Wednesday, May 6, 2015
N. Korea submarine missile enables a nuclear strike on the U.S.
Ari Yashar, Arutz Sheva
5 May 2015
In a worrying step showing North Korea's rapidly expanding nuclear strike capabilities, the Communist regime recently held a test of a new submarine-launched ballistic missile (SLBM), the first time it has launched a missile capable of carrying a nuclear warhead from underwater.
According to US defense officials cited by the Washington Free Beacon on Tuesday, the test took place on April 22 from an underwater test platform near the coastal city of Sinpo in the southeast of the country, and tested what the US is calling a KN-11 missile.
The test appears to have been successful, and is the third KN-11 test showing the high-priority of the nuclear missile program for North Korea. Previous tests in January and last October were from a sea-based platform not underwater and a land-based platform.
The KN-11 joins the KN-08 mobile intercontinental ballistic missile (ICBM) as being part of a varied North Korean missile arsenal on platforms that would be hard for the US to detect, and consequently allow a strike that would be difficult to shoot down.
Admiral Bill Gortney, Commander of North American Aerospace Defense Command (NORAD) and US Northern Command, admitted last month that North Korea could hit the continental US with a nuclear strike. That admission accompanied the announcement that NORAD is reopening its nuclear-EMP-proof Cheyenne Mountain bunker, apparently amid renewed concerns of an EMP attack by which a nuclear weapon would be detonated over the US, knocking out all of its electronic devices, and thereby rendering it defenseless to secondary nuclear strikes.
The latest launch test also comes after Chinese experts warned the US last month that American estimates are wrong and North Korea actually has 20 nuclear weapons, with that arsenal to double next year thanks to the regime's higher than anticipated advanced enrichment capabilities.
Nuclear strikes the US won't see coming
Admiral Cecil D. Haney, commander of the Strategic Command, confirmed the SLBM launch test in comments to the Senate on March 19, reports the Washington Free Beacon. The program is in violation of UN Security Council resolutions.
Regarding the UN, it was reported last month that US President Barack Obama hid intel from the UN about North Korea transferring rocket components needed to create a nuclear missile to Iran even during the nuclear talks, to try and prevent the UN from acting on the information with increased sanctions.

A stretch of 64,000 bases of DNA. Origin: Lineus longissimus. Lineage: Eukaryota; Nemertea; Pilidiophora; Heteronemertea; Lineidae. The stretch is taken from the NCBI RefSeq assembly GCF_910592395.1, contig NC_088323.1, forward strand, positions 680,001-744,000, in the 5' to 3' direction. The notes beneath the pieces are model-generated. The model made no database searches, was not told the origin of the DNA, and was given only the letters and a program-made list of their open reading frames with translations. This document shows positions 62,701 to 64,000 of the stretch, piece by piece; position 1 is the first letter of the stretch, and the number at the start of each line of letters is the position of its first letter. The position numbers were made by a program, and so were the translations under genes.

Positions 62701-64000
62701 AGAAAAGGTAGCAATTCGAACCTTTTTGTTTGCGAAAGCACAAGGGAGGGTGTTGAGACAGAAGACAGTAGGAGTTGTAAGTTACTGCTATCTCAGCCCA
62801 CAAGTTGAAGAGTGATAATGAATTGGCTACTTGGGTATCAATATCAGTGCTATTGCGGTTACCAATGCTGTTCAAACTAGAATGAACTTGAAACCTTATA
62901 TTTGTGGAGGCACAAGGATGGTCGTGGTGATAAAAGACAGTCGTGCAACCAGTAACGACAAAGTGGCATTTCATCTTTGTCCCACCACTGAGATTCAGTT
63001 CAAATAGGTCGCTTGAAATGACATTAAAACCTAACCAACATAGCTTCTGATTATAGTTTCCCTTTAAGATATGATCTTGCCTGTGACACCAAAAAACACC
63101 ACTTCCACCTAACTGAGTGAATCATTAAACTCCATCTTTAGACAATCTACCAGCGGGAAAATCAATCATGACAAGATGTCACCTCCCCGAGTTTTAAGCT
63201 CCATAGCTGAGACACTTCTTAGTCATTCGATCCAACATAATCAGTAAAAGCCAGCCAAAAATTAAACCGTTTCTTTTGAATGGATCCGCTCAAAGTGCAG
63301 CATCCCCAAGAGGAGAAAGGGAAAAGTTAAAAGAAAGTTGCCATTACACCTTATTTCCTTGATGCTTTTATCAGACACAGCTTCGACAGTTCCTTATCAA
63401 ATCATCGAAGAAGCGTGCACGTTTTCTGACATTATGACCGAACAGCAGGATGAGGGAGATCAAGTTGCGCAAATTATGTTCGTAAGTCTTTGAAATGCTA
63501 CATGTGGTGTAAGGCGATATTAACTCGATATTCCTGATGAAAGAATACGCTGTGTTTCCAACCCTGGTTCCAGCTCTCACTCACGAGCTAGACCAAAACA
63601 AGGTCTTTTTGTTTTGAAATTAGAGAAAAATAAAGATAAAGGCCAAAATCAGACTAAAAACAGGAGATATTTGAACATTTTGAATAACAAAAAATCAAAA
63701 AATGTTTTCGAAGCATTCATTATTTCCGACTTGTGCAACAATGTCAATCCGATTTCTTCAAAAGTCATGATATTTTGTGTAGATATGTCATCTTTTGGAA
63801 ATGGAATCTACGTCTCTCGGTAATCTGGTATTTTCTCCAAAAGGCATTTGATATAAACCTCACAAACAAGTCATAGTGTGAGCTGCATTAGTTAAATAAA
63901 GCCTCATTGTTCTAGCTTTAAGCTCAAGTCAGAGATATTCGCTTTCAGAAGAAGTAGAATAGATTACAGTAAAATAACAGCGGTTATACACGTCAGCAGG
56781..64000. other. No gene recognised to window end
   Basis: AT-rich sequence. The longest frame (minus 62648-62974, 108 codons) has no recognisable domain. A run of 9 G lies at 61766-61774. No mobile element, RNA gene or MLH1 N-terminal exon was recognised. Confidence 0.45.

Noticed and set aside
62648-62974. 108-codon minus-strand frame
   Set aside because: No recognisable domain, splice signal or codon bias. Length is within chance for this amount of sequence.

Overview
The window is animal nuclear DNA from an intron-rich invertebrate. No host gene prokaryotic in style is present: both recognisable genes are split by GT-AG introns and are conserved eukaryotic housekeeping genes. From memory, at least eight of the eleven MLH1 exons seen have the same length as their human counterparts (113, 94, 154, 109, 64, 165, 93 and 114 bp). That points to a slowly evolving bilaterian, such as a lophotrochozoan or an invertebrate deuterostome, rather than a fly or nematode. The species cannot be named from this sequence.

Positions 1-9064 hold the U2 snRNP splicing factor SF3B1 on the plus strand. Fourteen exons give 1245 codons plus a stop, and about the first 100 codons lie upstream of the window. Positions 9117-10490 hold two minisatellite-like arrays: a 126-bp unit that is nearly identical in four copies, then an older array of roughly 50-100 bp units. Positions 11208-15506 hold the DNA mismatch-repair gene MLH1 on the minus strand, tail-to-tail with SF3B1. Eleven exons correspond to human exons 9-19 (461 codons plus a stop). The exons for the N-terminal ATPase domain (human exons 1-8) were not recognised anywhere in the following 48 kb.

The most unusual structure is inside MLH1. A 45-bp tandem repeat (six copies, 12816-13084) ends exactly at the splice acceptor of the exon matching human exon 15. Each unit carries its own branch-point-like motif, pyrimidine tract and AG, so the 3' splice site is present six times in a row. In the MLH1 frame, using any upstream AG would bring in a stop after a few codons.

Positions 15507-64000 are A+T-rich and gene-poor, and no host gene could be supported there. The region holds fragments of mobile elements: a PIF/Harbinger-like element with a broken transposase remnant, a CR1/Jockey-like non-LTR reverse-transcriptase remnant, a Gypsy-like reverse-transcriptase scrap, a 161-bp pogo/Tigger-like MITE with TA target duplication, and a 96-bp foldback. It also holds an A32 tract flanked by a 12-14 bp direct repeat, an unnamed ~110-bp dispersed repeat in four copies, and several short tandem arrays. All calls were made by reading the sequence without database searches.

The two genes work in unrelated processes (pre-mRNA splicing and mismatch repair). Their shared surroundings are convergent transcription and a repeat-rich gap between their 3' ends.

Former US Defense Intelligence Agency official Bruce Bechtol, Jr. told the paper that North Korea's SLBM program is meant to give it the ability to strike the US, and to not have the strike be detected in advance.
"With an SLBM they get both," said Bechtol. "The submarine can get the platform to launch the missile within range of the continental United States, Alaska, or Hawaii. Thus, once operational, this immediately brings key nodes in the United States within range of what would likely be a nuclear armed missile."
He noted that once the KN-11 and mobile KN-08 "systems go operational, it potentially gives North Korea a dual threat for attacking the United States with nuclear or chemical weapons - a threat generated from difficult to detect mobile platforms on both land and sea."
Obama is bringing the US to "tragedy"
A number of American officials responded sharply to the KN-11 test, placing the blame squarely on Obama's shoulders.
"This missile, along with the KN-08, happened on Obama’s watch and nothing has been done," one US intelligence official told the Washington Free Beacon.
Former US Ambassador to the UN John Bolton added his criticism, saying, "by utterly ignoring North Korea’s growing missile threats, Obama has allowed the threat of rogue state proliferators to fall out of the center of the national political debate."
"This is a potential tragedy for the country," Bolton warned.
Air Force Lt. Gen. (ret.) Thomas McInerney said that the KN-08 and KN-11 programs constitute "threats to the continental United States and have been developed under the Obama administration’s leadership."
"Leading from behind is a failed strategy as evidenced by this very dangerous strategic threat to the continental United States of nuclear attack by a very unstable North Korean government," said McInerney.
The general also spoke about Obama's admission that the nuclear deal being formed with Iran will allow it to obtain a nuclear weapon in under 15 years if it doesn't breach conditions and obtain it sooner, noting that the deal "puts the United States in the most dangerous threat of nuclear attack since the height of the Cold War but from multiple threats - North Korea, China, Russia, and Iran."
Opponents of the nuclear deal being formulated with Iran ahead of a June 30 deadline have warned it follows in the footsteps of the failed deal sealed by then-President Bill Clinton with North Korea in 1994.
Despite the deal, North Korea tested its first nuclear weapon in 2006, just over ten years after the agreement.